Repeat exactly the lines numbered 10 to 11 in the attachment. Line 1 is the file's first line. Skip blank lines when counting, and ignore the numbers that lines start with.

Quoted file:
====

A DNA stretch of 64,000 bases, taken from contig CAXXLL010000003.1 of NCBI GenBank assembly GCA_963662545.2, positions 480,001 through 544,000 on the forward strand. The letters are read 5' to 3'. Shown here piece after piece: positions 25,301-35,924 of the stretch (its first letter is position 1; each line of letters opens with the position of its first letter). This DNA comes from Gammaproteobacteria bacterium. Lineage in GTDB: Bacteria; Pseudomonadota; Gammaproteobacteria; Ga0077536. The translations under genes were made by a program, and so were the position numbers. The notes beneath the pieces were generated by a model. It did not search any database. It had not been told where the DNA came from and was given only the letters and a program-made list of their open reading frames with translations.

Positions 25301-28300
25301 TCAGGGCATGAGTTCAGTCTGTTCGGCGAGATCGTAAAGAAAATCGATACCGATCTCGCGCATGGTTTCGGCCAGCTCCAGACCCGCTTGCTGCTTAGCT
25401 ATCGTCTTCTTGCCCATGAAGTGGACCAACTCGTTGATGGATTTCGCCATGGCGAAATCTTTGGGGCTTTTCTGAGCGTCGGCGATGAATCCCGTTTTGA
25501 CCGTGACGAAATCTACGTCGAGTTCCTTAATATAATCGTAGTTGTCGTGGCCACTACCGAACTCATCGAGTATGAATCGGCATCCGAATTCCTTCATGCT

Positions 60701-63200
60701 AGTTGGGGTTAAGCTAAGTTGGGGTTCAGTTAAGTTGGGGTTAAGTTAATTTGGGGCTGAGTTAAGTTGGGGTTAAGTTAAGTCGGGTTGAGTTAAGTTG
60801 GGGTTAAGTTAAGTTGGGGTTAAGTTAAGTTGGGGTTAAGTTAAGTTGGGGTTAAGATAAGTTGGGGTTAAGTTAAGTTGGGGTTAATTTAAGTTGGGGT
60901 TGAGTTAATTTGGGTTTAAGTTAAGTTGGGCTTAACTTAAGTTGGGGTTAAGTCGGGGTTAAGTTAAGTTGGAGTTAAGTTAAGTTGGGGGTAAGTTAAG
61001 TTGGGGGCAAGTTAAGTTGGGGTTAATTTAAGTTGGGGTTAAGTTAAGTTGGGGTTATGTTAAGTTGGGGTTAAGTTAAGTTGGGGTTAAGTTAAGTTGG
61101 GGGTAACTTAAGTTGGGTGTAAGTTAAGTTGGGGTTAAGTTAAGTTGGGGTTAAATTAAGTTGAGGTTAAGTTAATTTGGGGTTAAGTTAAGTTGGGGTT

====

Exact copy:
61001 TTGGGGGCAAGTTAAGTTGGGGTTAATTTAAGTTGGGGTTAAGTTAAGTTGGGGTTATGTTAAGTTGGGGTTAAGTTAAGTTGGGGTTAAGTTAAGTTGG
61101 GGGTAACTTAAGTTGGGTGTAAGTTAAGTTGGGGTTAAGTTAAGTTGGGGTTAAATTAAGTTGAGGTTAAGTTAATTTGGGGTTAAGTTAAGTTGGGGTT